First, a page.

It is difficult to become invested in a group of characters in just six episodes, but I can say in the case of The Good Karma Hospital, by the time we reached the season finale, I was definitely invested. The story of a big city doctor who leaves her life behind in favor of a journey of self-discovery in a foreign locale is not precisely a new tale, but it is unfolded in such a charming way that you will find yourself willing to overlook its sometimes predictable nature. With a backdrop in south India, the show takes place in a public and underfunded hospital unofficially run by a strong-willed and surly matriarchal character. Mix that with our fish-out-of-water junior doctor, and you get a dynamic reminiscent of the relationship between J.D. and Dr. Cox. Extremely charming and unafraid, they tackle serious issues that plague an underfunded hospital. The Good Karma Hospital is a worthwhile watch.
Following a breakup, Dr. Ruby Walker finds herself overwhelmed and overworked, which prompts her to make the decision to change her life completely and apply for a job with a hospital in south India. Shortly after her arrival, she comes to find that the job she applied for is not the one she got. She finds herself outsourced to the Good Karma Hospital, an underfunded public hospital run by the blunt and no-nonsense Dr. Lydia Fonseca. Unlike what she experienced at the previous hospital, there is no advanced equipment to aid in her diagnoses, and she will need to rely solely on her intuition and the intuition of her colleagues; of course, that is easier said than done. Shortly after meeting Dr. Fonseca, Dr. Walker finds herself insulted and learns that before even being considered for the position she applied for, she must complete a year at a public institution. She quickly finds herself out of her comfort zone as she finds that she will be expected to perform surgery despite her predisposition to pediatrics.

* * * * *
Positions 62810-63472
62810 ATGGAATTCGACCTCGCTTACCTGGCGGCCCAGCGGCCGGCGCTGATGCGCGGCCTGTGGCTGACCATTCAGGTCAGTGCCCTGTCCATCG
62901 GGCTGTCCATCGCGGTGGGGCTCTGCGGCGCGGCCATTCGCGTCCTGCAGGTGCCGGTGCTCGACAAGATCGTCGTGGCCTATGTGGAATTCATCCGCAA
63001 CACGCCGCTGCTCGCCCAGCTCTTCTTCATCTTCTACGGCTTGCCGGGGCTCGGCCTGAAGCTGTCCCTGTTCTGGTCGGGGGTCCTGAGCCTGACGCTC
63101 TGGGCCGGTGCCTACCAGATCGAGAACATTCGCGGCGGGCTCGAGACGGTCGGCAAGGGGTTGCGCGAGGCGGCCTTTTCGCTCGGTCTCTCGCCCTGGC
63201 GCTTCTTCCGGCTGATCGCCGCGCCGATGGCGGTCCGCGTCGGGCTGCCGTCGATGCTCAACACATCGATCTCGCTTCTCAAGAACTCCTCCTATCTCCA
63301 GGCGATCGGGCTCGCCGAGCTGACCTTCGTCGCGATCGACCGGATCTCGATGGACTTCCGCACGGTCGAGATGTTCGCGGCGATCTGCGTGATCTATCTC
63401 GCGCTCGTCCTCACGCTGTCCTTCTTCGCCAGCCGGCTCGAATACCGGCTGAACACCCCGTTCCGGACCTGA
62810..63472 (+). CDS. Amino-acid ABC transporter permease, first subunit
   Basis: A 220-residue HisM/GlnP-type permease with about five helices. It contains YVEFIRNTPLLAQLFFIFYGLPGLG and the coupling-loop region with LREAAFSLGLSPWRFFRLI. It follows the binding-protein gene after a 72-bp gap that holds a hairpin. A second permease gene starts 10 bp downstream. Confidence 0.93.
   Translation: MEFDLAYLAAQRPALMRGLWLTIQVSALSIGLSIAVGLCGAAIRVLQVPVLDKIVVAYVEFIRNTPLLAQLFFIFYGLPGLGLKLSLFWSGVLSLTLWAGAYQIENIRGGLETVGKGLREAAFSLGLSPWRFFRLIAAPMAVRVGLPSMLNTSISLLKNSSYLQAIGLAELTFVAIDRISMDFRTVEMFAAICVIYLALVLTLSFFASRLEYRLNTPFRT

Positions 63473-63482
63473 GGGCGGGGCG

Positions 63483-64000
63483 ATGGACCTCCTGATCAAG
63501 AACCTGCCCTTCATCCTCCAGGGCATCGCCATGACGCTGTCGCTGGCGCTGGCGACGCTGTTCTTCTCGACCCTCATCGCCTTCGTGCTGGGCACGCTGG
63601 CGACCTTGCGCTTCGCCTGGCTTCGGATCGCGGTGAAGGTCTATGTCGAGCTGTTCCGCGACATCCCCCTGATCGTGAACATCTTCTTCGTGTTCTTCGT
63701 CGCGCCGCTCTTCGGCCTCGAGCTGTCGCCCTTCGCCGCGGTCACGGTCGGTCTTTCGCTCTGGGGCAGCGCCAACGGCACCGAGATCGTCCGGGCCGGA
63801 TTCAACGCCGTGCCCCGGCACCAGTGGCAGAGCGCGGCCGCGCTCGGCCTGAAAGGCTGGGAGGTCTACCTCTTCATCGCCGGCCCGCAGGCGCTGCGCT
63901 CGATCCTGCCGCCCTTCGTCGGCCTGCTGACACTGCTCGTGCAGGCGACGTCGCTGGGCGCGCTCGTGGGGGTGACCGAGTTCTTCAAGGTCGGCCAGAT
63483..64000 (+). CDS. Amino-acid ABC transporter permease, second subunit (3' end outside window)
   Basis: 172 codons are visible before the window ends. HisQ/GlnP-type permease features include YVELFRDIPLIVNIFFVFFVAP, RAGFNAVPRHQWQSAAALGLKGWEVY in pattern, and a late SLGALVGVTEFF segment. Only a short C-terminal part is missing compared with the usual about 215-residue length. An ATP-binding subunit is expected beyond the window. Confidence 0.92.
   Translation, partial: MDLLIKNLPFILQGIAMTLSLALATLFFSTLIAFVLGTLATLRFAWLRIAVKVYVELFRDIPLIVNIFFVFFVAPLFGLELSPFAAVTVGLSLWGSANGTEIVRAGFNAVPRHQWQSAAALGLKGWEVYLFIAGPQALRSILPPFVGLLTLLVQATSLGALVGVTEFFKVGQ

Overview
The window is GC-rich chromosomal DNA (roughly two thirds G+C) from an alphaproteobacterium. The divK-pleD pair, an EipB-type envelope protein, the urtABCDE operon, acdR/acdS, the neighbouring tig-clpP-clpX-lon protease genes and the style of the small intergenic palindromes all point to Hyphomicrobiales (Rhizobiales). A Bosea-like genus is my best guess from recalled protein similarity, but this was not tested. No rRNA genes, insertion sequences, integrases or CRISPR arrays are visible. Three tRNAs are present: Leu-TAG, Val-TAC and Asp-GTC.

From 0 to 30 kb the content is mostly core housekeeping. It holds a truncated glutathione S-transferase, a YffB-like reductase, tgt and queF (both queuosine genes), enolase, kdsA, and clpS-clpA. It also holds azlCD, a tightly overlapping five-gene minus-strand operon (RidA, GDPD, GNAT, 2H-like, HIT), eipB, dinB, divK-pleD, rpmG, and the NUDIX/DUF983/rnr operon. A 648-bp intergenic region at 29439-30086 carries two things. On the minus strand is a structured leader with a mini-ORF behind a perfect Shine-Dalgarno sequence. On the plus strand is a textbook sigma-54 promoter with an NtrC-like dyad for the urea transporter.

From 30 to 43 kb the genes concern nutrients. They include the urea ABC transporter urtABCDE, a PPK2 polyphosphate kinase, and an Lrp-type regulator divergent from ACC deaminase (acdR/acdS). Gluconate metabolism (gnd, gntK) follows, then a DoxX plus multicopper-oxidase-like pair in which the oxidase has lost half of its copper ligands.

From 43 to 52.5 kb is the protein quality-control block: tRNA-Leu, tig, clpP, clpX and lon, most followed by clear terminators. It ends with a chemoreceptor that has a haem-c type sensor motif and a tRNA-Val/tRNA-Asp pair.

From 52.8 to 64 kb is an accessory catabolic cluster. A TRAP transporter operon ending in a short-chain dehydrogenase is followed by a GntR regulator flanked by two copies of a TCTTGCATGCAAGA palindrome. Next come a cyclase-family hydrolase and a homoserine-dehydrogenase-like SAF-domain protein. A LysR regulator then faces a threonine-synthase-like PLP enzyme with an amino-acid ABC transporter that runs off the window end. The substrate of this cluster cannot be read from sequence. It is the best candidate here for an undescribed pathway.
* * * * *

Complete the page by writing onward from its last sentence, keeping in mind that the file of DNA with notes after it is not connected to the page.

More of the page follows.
Further complicating her situation is the lukewarm reception she receives from fellow doctor Gabriel Varma, who regards her as a temp rather than someone worthy of the time it would take him to train her. Despite her initial reservation, Ruby soon comes to thrive in her new circumstances and grows to love the work as she begins to feel like she is making a real difference in the lives of people she is helping. Just as she finds herself settling in, her past makes a return, causing her to question where she is really supposed to be.
As I mentioned earlier, though certain storylines are fairly predictable, I wasn’t too bothered by that aspect due to the charming nature in which they were told. Another reason I wasn’t so bothered definitely was the Dr. Fonseca character. Within minutes of meeting her, I gleaned that despite her prickly exterior, she is a very dedicate individual who pushes herself to the max in service of the people, and she will tolerate nothing less from the people under her unofficial command. I say unofficial because she is not technically the head of the hospital, though I doubt anyone has bothered to tell her that. I am also very fond of characters who speak their mind without holding anything back, an attribute she displays constantly, but her introduction scene is where it has the greatest impact. She is assisting a patient who is complaining about a dislocated shoulder following a moped accident. He is screaming out in pain in front of his fiancé, and she quickly points out to him how unmanly he is being, and when he begins to protest, she swiftly pops it back in the socket. You don’t learn that kind of savvy in a medical book.
The dynamic between Ruby and Dr. Fonseca is also a major focal point of the series, as the two have an obvious mentor-mentee relationship and are destined to butt heads over their clashing styles. I don’t imagine I have to draw a map for you guys; I’m sure you all can see where the future of this series is heading. Nevertheless, it is not the destination that makes the series, but rather the journey. Needless to say, I don’t imagine this show hooking the young adult set; however, the show definitely has the potential to capture the Grey’s Anatomy audience, and it would seem that it already has, as the show has been commissioned for a second season, which is likely to be released in 2018.
I normally don’t go in for the medical-drama genre, but I did enjoy watching the show. I see it as an underdog series where you get to see dedicate individuals go above and beyond normal means in service of the greater good. Who doesn’t love to see something like that? That said, I highly recommend giving it a chance.